Workers express concerns about downtown violence, safety
Indianapolis Metro Police say they will raise the total of officers on patrol downtown this weekend from 30 to 50 to avoid a repeat of last weekend's gun violence outside Circle Centre Mall.
It's happened several times over the past several years and that's raising new questions about the safety of downtown.
Alexis Allen, who works at the mall, said, "I think we all need to be concerned about what's going on in the community, especially downtown. We have a lot of vacationing people who come here, people no business and that can definitely give the city a bad (name.)"
Bill Rostiser though doesn't think there's cause for panic.
"I don't feel any less safe than I did 30-40 years ago, or more safe," he said.
Rostiser, a watchmaker, has worked at Windsor Jewelry, just south of the circle, since 1973.
"Overall, I'd say it's pretty much the same," he said. "Things happen. You know, we could be living in Chicago, where there have been 40 murders so far this year, so overall, I'd say we're a reasonably safe city."
He's not alone.
A biennial perception survey by Indianapolis Downtown Inc. last year found that 71 percent of those polled agreed downtown was safe, a number that has held fairly steady since 2000. (2008 was the low point, hitting 62 percent.)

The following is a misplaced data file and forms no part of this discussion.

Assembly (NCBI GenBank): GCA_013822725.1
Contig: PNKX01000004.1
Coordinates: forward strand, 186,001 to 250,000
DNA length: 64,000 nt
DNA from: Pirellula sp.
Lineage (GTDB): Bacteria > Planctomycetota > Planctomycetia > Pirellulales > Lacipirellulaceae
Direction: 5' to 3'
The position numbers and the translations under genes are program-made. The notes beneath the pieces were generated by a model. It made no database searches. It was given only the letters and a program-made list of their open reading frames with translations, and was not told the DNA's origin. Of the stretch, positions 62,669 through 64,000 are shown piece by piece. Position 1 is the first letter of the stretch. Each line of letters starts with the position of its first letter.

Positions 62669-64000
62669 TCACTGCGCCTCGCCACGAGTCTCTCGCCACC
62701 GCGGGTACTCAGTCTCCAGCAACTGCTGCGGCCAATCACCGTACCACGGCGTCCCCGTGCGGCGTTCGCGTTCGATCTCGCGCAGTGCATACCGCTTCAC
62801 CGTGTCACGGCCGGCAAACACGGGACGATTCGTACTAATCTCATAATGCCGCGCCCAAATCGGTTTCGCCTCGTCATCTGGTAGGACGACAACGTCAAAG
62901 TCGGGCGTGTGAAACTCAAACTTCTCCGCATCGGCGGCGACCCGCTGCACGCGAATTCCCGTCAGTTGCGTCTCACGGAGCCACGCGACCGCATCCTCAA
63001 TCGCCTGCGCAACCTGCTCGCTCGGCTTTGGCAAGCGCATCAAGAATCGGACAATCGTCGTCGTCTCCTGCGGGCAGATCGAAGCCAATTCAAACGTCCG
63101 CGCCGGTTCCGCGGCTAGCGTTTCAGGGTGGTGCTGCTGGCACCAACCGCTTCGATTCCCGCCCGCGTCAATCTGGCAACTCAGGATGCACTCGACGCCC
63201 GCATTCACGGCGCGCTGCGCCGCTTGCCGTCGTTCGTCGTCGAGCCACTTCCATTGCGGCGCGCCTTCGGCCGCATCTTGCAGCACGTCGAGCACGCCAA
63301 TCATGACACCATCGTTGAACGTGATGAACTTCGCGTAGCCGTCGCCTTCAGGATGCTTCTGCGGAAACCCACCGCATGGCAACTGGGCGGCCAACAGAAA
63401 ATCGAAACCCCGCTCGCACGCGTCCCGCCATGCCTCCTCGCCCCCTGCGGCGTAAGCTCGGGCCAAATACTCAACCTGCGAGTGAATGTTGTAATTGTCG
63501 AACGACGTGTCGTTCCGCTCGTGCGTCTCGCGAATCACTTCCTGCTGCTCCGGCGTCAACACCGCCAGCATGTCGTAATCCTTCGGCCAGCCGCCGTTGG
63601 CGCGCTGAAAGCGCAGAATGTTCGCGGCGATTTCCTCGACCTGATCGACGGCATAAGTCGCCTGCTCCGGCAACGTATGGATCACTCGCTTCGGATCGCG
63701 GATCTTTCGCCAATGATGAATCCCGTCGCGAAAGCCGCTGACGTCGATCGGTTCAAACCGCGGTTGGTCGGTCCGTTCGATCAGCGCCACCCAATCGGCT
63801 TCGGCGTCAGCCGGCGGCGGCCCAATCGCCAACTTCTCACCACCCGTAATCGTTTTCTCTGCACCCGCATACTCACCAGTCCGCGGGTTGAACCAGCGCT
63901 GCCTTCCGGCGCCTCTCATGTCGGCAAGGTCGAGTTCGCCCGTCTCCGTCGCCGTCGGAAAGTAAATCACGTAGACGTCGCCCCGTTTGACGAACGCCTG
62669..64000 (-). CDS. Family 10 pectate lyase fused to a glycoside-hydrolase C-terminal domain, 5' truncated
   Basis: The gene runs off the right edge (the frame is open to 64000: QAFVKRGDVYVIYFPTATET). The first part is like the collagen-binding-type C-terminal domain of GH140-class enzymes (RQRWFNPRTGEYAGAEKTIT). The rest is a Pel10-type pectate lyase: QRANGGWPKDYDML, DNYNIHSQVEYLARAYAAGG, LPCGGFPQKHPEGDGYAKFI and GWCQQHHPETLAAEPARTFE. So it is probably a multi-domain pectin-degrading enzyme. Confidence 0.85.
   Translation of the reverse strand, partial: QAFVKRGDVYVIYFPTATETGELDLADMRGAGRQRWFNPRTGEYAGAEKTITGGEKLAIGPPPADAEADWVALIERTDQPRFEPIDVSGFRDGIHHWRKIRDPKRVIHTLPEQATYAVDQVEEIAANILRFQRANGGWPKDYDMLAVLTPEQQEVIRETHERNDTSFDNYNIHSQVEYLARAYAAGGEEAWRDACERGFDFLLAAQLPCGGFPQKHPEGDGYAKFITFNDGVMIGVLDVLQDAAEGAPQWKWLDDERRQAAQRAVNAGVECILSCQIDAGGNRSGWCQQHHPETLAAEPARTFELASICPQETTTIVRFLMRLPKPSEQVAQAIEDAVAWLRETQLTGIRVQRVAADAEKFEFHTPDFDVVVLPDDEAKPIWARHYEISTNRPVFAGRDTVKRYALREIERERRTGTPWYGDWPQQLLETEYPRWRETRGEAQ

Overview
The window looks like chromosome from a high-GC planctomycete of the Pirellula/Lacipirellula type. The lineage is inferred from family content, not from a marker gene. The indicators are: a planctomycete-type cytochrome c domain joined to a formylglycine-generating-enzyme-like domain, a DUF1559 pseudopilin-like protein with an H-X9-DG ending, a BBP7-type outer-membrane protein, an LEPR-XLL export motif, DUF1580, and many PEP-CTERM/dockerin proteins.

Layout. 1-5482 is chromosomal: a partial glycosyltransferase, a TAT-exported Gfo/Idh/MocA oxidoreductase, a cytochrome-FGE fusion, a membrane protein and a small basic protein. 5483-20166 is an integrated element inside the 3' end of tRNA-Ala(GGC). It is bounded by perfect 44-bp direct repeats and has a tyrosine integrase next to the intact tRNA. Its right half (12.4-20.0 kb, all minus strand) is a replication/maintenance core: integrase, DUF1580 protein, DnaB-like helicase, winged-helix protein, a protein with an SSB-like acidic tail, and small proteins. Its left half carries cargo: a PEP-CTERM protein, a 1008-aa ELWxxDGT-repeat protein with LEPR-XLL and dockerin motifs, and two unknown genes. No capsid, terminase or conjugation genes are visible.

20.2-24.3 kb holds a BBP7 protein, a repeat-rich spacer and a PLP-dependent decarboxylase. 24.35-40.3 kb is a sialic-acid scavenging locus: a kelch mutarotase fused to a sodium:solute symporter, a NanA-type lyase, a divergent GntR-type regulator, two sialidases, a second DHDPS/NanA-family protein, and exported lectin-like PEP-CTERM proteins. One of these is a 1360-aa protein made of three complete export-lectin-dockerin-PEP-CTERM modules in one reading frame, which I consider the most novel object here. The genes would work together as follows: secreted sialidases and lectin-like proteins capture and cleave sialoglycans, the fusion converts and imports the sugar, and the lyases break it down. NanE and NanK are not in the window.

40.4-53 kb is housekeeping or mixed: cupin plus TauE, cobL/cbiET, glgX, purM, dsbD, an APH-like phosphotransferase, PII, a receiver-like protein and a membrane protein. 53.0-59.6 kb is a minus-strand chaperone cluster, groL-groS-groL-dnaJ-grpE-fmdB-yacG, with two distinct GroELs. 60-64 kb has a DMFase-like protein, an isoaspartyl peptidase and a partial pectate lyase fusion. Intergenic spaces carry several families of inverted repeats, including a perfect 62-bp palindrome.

According to Downtown Inc, a benchmark study of the top 50 metropolitan areas indicates a 45 percent average for safety perception.
But incidents like the one last weekend do raise concerns, particularly for those who've seen the problems around Circle Centre Mall.
"I think police do a good job, but crime has rose a bit, especially if it's reaching downtown," Allen said.
Crime stats from the Indianapolis Department of Public Safety Crime Analysis Unit (as of April 2012) show while overall crime has held fairly steady over the last six years, crimes against persons, which range from simple assault to murder have been rising since 2003, reaching a new high of 354 in 2011.
Jennifer Beinart, who just left a job at the mall, fears incidents like last weekend's can't help but have an impact.
"It really could hurt the tourism business and hurt the image of Indianapolis as a whole, trying to be a welcoming and vibrant community," Beinart said. "Who wants to come downtown if they're afraid they'll get shot?"
She said she was hopeful police would curb further problems, adding, "I think it is safe, but you have to be smart in any city. Having lived in Chicago and various places, you still have to be smart."